Senator Baker E-Newsletter

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In this Update:

  • Senate Passes Comprehensive Probation Reform
  • Preliminary Redistricting Plan Approved by the Legislative Reapportionment Commission
  • Baker, Yudichak Legislation to Protect Children from Lead Poisoning Advances
  • Senate Acts to Provide Parents with Online Access to their Children’s School Curriculum
  • Senate Votes to Expand School Choice Eligibility
  • Senate Prohibits Vaccine Mandates for School Children
  • Landmark Bipartisan Broadband Legislation Approved by Senate

Senate Passes Comprehensive Probation Reform

12/15/21 - Senate Bill 913

The Pennsylvania Senate has approved three probation reform measures, aimed at reducing the amount of taxpayer dollars spent on the system, while better integrating probationers into society.

Senate Bill 904, Senate Bill 905 and Senate Bill 913, take a giant step forward to implement greater fairness in the process, eliminate excessive incarceration, give individuals a more reliable second chance to get their lives right, offer taxpayers a break from ever-rising state correctional costs, and improve the scheduling of probation and parole meetings.

I am proud to have worked with reform advocates, judicial and correctional leaders, and legislators seeking to achieve constructive and sustainable reform, and I commend their efforts to come together.

Ensuring community safety is paramount with every reform put forth in Senate Bill 913. To release an individual should not be a unilateral or rash determination. Those involved in the front end of justice, including victims, warrant a say on terminating a legally imposed sentence and the transition to freedom. But with one of the largest systems of state supervision in the country, efficient and effective changes are needed.

Read our full press release with details here.

Preliminary Redistricting Plan Approved by the Legislative Reapportionment Commission

For the past ten years, the 20th Senatorial District has functioned well as a community of interest.  It may not look elegant on a map, but the perspectives and concerns of families are fairly similar from one end to the other.  Population shifts obviously dictate that the map will change for nearly every district.  However, there are many troubling aspects to the newly proposed map, including the way that the Wyoming Valley is split between four separate Senate districts.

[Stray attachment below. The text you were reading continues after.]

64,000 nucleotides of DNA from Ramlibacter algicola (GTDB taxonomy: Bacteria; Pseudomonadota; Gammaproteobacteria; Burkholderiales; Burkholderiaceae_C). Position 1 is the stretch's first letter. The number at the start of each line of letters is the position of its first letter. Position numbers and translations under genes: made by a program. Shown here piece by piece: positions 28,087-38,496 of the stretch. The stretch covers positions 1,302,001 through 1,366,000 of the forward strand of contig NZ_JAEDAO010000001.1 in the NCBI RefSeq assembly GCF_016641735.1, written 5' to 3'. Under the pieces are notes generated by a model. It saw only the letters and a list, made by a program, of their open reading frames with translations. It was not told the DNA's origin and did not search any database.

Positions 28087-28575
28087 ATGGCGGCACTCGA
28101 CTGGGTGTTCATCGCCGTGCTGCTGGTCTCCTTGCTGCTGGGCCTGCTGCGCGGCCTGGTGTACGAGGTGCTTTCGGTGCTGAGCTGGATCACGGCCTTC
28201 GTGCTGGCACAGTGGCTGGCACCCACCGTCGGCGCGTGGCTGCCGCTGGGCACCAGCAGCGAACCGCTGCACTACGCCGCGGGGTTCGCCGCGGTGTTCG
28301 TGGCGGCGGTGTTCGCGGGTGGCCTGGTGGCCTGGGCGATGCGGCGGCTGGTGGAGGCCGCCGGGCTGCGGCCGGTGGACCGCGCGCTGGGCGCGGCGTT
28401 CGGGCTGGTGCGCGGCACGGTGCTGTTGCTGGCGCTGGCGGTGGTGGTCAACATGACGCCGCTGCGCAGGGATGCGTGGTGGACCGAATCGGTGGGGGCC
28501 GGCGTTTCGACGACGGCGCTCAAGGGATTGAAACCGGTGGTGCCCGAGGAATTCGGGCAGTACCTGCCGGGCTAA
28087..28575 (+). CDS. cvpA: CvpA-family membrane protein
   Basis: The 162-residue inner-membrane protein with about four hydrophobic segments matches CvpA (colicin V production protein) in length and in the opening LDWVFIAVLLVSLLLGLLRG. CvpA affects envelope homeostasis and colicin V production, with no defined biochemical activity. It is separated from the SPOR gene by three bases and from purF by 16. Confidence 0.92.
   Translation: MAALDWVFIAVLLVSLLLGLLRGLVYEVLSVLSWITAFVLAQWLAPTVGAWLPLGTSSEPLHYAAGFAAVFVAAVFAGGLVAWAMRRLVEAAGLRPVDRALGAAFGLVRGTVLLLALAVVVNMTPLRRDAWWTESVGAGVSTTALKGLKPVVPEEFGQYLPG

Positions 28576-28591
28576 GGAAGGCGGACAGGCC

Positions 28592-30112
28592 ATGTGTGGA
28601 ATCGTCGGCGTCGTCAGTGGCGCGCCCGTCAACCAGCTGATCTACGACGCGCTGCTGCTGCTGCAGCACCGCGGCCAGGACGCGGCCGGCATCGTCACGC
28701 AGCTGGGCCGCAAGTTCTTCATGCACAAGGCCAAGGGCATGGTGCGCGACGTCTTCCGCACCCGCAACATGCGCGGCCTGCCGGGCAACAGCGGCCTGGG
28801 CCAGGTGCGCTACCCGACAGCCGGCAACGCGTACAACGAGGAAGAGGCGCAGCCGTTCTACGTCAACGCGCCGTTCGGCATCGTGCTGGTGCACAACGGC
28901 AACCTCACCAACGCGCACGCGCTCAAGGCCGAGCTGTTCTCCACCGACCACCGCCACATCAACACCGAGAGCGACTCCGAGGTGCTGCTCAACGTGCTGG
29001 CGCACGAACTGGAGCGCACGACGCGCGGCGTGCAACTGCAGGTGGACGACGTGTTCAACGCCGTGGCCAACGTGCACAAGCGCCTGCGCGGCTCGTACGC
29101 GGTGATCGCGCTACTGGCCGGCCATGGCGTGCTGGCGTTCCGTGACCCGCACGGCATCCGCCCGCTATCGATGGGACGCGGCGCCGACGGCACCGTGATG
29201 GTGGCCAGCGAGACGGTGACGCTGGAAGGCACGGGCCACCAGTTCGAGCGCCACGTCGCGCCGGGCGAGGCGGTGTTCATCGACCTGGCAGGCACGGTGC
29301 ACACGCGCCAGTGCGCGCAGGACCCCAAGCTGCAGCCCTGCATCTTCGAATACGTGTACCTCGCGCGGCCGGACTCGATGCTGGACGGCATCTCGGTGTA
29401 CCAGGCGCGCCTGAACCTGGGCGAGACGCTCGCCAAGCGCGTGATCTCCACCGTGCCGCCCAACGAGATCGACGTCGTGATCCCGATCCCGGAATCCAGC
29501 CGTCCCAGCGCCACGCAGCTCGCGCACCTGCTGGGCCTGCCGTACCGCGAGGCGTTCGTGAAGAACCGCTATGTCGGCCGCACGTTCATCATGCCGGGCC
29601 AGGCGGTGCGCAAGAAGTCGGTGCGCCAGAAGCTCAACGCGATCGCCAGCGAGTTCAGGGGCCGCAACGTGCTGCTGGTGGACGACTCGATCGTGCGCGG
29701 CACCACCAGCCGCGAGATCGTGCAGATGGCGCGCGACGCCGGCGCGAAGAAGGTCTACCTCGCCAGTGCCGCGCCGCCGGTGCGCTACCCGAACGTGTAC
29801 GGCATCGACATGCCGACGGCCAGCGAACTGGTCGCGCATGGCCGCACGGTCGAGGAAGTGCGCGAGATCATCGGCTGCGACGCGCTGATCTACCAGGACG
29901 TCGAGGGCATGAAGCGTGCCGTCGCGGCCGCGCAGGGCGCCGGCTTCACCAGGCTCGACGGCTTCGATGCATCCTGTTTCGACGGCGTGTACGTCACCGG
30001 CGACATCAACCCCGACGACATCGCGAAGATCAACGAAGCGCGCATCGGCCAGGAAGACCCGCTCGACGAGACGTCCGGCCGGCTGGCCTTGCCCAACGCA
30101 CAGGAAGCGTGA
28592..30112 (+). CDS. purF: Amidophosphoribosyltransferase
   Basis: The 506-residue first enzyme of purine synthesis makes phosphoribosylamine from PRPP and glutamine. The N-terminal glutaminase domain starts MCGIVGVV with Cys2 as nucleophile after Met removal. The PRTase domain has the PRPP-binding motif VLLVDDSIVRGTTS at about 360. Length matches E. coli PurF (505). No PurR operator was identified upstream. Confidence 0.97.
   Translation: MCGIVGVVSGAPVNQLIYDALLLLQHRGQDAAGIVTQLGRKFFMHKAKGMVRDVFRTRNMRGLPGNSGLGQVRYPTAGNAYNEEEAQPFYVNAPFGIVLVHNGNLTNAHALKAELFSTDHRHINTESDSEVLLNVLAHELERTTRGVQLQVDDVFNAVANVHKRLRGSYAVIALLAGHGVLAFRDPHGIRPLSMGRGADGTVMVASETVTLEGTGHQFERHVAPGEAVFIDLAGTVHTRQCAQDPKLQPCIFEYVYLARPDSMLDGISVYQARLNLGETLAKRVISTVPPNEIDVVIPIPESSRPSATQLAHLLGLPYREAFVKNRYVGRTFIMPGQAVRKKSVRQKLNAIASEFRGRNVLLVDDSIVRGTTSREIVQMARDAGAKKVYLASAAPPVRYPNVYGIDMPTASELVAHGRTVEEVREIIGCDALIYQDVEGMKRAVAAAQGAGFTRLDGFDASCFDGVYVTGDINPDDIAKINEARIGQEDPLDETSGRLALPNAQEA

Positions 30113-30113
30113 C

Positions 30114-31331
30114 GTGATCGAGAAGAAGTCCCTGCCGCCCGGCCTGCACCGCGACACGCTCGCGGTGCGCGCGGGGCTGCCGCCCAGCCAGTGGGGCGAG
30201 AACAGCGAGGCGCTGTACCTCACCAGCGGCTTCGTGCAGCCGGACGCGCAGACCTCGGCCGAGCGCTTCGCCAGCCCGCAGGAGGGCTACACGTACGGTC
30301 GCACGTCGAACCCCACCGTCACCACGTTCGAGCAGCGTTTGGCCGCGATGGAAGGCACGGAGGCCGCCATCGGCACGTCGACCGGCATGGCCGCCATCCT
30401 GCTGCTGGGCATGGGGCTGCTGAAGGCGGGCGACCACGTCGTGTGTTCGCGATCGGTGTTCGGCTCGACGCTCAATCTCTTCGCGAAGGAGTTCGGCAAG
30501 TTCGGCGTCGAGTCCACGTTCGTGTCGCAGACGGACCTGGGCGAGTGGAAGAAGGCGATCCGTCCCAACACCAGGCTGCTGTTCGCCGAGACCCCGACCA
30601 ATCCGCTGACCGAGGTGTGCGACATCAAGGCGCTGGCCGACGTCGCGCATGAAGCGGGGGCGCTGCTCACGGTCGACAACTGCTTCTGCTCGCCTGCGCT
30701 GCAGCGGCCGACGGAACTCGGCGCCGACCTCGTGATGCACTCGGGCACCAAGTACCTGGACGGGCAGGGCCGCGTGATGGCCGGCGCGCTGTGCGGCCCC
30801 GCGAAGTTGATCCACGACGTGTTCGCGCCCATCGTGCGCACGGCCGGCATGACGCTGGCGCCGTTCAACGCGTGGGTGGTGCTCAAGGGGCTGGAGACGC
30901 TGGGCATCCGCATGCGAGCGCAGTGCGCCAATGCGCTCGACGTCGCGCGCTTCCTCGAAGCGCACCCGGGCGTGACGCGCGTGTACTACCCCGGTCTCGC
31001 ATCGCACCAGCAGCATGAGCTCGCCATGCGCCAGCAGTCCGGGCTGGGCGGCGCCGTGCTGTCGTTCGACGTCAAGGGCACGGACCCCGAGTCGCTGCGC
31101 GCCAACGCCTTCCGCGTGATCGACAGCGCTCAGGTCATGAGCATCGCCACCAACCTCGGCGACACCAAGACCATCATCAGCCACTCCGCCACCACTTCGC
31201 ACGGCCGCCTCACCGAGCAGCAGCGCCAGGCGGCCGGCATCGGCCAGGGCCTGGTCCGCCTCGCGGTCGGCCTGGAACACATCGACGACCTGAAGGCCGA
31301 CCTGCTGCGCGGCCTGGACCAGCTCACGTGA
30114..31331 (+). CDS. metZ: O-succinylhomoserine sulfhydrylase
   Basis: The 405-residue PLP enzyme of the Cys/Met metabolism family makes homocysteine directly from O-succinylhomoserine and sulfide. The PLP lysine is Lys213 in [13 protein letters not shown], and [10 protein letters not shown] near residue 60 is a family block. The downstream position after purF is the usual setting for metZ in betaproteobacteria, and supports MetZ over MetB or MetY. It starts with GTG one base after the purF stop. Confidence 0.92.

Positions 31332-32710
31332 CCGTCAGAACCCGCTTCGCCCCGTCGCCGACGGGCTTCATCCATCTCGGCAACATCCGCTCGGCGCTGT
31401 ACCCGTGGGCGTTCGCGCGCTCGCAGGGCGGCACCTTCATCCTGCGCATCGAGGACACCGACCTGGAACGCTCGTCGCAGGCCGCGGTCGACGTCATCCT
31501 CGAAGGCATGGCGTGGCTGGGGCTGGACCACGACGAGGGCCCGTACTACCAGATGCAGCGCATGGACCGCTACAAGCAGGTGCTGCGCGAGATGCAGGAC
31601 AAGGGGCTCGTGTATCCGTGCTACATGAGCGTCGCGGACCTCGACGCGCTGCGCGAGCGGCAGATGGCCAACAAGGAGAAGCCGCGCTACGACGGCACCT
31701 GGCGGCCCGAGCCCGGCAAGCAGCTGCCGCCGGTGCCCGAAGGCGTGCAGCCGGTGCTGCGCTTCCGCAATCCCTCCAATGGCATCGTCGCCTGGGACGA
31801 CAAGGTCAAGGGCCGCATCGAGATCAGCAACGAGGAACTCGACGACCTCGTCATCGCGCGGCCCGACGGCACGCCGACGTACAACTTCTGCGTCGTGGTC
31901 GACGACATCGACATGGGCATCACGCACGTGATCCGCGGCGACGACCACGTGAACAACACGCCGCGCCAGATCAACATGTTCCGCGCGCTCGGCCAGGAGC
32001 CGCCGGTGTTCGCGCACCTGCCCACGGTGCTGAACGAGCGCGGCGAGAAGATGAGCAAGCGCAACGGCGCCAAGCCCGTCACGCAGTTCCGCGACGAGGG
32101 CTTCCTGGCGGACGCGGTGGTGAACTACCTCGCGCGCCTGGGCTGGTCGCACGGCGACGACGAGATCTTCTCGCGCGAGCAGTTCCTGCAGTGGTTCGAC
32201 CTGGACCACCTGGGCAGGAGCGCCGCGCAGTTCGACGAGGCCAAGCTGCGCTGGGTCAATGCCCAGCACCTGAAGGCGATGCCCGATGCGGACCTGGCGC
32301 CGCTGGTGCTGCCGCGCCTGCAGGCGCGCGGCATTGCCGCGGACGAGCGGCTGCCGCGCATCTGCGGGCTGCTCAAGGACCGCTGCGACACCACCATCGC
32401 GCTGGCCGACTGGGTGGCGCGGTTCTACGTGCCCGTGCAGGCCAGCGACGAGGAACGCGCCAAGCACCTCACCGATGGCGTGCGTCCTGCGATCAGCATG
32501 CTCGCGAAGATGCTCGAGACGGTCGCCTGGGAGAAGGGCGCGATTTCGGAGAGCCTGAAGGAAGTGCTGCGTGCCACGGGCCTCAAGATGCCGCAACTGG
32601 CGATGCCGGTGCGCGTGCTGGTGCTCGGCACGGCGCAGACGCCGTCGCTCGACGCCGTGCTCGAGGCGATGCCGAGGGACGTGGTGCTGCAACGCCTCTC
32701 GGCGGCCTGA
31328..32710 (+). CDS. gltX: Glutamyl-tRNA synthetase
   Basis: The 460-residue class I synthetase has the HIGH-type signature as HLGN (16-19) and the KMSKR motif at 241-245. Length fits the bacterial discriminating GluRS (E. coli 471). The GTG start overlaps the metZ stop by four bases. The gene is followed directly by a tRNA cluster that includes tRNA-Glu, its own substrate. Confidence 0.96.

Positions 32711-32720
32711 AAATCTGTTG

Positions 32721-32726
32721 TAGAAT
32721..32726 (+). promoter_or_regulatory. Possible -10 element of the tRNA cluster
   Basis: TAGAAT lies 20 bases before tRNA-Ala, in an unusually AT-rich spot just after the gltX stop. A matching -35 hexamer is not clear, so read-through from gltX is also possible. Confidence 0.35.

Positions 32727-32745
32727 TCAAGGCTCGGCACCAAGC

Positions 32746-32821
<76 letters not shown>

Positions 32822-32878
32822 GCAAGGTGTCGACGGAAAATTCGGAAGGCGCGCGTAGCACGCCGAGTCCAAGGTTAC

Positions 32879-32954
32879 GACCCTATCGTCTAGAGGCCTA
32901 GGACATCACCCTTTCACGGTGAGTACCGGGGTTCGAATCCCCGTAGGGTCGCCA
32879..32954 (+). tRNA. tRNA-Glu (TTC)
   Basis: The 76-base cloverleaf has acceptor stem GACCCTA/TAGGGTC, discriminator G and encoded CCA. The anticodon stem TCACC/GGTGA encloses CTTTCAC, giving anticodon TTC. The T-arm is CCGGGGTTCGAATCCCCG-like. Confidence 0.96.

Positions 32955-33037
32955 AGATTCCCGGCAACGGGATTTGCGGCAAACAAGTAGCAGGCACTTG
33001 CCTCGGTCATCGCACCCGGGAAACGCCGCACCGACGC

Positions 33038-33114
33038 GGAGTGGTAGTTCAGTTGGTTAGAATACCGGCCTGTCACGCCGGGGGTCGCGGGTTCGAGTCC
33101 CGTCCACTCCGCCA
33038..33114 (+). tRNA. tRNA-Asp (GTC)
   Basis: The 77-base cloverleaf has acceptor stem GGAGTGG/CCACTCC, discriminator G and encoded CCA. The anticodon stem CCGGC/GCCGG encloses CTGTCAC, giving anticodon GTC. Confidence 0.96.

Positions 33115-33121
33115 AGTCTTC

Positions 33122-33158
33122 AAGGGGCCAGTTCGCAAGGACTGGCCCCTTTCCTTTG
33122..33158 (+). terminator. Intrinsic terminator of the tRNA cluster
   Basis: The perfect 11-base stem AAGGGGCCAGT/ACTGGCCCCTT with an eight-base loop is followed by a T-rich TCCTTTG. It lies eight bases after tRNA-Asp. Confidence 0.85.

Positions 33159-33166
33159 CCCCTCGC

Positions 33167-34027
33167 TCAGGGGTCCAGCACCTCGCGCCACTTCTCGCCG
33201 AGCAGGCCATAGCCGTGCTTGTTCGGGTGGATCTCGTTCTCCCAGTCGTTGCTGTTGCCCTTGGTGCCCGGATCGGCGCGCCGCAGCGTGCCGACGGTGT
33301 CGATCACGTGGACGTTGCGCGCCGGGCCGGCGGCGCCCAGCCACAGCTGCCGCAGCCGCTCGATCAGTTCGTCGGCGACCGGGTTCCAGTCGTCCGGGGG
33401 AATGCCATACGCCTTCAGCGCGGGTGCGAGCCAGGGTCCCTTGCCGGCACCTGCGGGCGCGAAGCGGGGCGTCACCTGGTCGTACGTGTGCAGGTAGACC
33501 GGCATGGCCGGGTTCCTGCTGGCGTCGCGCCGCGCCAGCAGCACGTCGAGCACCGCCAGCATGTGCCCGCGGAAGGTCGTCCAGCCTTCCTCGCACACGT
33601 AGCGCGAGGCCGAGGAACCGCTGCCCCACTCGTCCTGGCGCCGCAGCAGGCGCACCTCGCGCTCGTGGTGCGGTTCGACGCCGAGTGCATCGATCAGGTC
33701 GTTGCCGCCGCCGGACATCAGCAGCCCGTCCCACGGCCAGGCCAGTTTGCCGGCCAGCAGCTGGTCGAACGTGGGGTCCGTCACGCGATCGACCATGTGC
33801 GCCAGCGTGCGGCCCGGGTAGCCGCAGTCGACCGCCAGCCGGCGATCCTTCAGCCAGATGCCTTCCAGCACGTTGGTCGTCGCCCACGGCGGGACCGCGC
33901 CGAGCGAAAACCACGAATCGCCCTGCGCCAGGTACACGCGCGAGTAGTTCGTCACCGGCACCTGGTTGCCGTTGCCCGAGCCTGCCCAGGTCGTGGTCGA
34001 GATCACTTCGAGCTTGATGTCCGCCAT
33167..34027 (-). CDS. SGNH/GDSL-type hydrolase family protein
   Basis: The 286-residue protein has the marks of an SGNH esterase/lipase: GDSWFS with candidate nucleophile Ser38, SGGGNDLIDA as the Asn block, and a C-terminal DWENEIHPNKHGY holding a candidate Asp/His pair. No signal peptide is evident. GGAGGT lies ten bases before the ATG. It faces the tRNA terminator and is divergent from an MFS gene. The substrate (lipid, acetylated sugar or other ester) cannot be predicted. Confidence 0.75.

This initial map of proposed Senate districts will be subject to a great amount of public and community comment. If there is enough concern expressed across the state, and viable alternatives are offered, the approved map could look different for our area.  I strongly encourage citizens, community leaders, and organizations to offer input as this process continues.

The Legislative Reapportionment Commission is accepting comments on their website for a 30-day, public comment period, prior to a final vote by the Commission in January.  To submit feedback, visit:

Baker, Yudichak Legislation to Protect Children from Lead Poisoning Advances

Legislation that I have introduced with Senator John Yudichak, to protect children from lead poisoning, was unanimously passed by the Senate Health & Human Services committee.

Senate Bill 522 is bi-partisan legislation that seeks to ensure that all pregnant women and all children in Pennsylvania receive blood tests to detect lead poisoning.  Effects of lead poisoning are irreversible and severe, including neurological and developmental disabilities. No level of lead is safe for children, and symptoms may not present themselves until it is too late.

In Luzerne County and across Pennsylvania, we continue to see the devastating impact of lead exposure in our homes, which negatively affects our children’s physical and behavioral health.  The task force report was clear that one of the best approaches to successfully stop this cycle is to prevent lead exposure in childhood, before it starts. Identifying lead exposure at a young age, is one of the smartest investments that we can make in keeping our children healthy.

Senate Acts to Provide Parents with Online Access to their Children’s School Curriculum